However, when it comes to conventional factory sizes, the Wrangler often comes with 15"–17" tires. The first set of digits (255) represents the width of the tire in millimeters. The second number is the height of the tire in centimeters. For example, a 255/75R-16 has a width of 1501mm (59.9 inches) and a height of 75cm (29.5 inches).
The best way to find out if your size will work on your vehicle is to look at our chart. If you can't see your size, just call or email us and we'll help you out.
Jeep only offers three sizes of tires: XJ, JK, and YJ. These names come from the years the vehicles were built. The XJ model was produced from 1971 to 1997. The JK model came out from 1998 to 2006. And the YJ model was made from 2007 forward. Today, most people think of a Jeep as having four wheels, not three. However, back in the day, two-wheel-drive models were labeled JK, and four-wheel-drive models were called XJ.
Both two- and four-wheel-drive models use the same tire sizes.
Jeep Wrangler Tire Inflation From 2005 until 2021, the Jeep Wrangler was available in 30 trim levels, each with 15 original equipment tire size sets and a recommended tire inflation range of 29 psi to 43 psi. As you might expect, higher-trim models came with larger tires that required lower pressures for comparable handling.
Today, the only model still being produced is the JK (jeep grand cherokee). It comes in two trims: Sahara and Rubicon. Each has three sizes of tires: all-season, mud terrain, and rock crawl.
The recommended tire pressure for the JK is:
Sahara: 1st and 2nd rows- 29 psi; 3rd row- 34 psi
Rubicon: 1st and 2nd rows- 29 psi; 3rd row- 34 psi
Both rows use the same pressure. The car's weight plus cargo volume determine which rows have more or less load than the others. For example, if you drive mostly in city traffic, leave your spare key in the ignition, and carry a small amount of gear, then you'll need fewer pounds per square inch (psi) under the vehicle to keep it stable on its wheels.
When checking tire pressure, always refer to the manufacturer's recommendations.
The first number (33) refers to the tire's full-length diameter in inches, measured from the ground to the top of the tire. The following figure (12.50) represents the tire width in inches. The final number (15) represents the rim's diameter in inches. For example, a 33-12.5-15 wheel fits an SUV with tires sized 33-13-16.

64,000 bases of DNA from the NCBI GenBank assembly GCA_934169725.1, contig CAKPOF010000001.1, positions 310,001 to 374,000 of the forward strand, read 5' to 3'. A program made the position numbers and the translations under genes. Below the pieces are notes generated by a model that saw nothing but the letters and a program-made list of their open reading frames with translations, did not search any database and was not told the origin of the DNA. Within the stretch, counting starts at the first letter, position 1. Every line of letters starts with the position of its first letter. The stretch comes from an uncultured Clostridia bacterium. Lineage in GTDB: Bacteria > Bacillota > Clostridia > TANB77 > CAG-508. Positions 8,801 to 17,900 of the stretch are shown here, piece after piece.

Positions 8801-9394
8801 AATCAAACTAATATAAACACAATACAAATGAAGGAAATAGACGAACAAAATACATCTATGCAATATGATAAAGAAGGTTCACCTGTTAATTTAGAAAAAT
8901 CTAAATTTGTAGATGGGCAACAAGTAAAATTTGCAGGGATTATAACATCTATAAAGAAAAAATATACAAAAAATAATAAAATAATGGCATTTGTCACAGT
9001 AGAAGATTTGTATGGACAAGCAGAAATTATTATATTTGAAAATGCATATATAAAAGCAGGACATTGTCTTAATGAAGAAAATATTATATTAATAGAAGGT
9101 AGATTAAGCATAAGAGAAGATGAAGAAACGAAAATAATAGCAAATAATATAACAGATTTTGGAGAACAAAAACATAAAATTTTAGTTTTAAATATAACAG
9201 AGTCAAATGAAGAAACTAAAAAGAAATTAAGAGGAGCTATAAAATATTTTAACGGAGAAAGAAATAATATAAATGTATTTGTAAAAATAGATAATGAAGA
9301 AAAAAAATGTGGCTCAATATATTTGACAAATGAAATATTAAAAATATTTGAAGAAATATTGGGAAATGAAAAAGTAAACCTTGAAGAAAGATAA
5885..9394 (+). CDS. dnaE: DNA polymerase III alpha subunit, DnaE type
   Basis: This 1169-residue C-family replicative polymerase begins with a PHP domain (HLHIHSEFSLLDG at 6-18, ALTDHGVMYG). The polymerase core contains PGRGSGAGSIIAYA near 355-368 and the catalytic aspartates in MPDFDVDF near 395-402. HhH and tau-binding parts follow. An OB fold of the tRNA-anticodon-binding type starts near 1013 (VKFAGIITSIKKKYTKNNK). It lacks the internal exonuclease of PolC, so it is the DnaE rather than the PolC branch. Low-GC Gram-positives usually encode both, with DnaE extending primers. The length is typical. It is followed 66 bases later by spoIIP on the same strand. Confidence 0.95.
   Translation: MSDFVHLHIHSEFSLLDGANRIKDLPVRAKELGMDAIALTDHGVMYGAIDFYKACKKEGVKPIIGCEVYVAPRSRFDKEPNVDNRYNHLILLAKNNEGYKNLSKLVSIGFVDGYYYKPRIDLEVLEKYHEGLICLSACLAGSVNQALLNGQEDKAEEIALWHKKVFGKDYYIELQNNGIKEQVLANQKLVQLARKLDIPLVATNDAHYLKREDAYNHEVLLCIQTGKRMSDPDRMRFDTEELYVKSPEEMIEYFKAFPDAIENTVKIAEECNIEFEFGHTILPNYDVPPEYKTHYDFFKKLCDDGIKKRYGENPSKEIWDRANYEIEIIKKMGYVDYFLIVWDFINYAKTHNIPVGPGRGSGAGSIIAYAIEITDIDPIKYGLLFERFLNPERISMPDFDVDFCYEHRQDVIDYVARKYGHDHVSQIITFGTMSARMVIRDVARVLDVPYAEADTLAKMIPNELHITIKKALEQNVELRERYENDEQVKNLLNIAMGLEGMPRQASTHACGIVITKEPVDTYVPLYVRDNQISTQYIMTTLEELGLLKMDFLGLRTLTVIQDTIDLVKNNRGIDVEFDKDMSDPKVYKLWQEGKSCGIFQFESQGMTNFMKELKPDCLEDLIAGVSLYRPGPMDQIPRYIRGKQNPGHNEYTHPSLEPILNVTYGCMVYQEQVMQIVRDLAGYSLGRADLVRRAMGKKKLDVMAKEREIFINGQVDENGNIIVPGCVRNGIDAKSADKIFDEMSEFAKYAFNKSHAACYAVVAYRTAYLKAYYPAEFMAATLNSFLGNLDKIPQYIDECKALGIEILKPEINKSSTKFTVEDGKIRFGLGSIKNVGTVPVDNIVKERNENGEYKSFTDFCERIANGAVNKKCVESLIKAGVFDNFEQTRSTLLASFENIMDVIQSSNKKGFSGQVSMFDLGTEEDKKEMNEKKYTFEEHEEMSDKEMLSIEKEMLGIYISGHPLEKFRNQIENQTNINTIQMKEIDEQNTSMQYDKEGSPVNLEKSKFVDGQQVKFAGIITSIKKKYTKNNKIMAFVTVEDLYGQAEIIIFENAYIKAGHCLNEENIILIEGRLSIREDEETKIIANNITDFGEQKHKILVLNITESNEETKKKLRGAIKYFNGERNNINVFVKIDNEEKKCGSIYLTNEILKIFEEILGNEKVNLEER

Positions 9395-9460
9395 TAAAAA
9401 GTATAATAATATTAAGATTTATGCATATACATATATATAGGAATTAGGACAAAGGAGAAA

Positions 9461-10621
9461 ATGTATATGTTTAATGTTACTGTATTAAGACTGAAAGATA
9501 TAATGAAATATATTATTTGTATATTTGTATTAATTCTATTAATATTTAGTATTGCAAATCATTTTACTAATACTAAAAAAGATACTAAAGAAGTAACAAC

You can use this formula to find out the approximate tire size for your vehicle:
Size = [(Vehicle Full Length) - (Wheel Base)] / [Wheel Diameter] + 2
So, if your Jeep is 70 inches long and your wheel base is 37 inches, then its tire size should be calculated as follows:
Size = 70 - 37 = 33
Then, divide 33 by 12.5 to get 3 degrees of inflation. Since 10 pounds per square inch equals 1 degree of pressure, you'll need to add 10 to the calculated number to get the actual pressure your tires should be carrying.
If your car or truck has factory-installed tires, it will usually say which size goes with each one on the sidewall. If not, you can estimate them using our sizing guide. There are three main types of tires: sedan, wagon, and off-road.
A 33-inch tire may be installed on a factory Jeep Wrangler JK, but only with little clearance on the front bumper and insufficient clearance for complete off-road articulation. The tire should be mounted with it being centered on the axle.
The problem with installing larger tires is that they need more room for wear. This means removing some of the existing suspension components so the tires can move up and down freely. Also, larger tires tend to have lower pressures which can cause handling problems at low speeds.
You will need to remove some parts from your Wrangler to install these large tires. Here's what you can expect to lose:
- Front end lift kits will give you more ground clearance but also require more torque to get started in cold weather conditions.
- Rear drop-in suspensions will remove the rear axle housing and attach it to the frame instead. This reduces unsprung weight and provides better traction by distributing most of the vehicle's weight over a wider area.
- Off-road tires will require special equipment to handle difficult terrain; usually this involves adding extra steel to the chassis or purchasing an aftermarket kit. Without such modifications, your Jeep might not be able to climb over rocks as easily or traverse rough surfaces without risk of damage.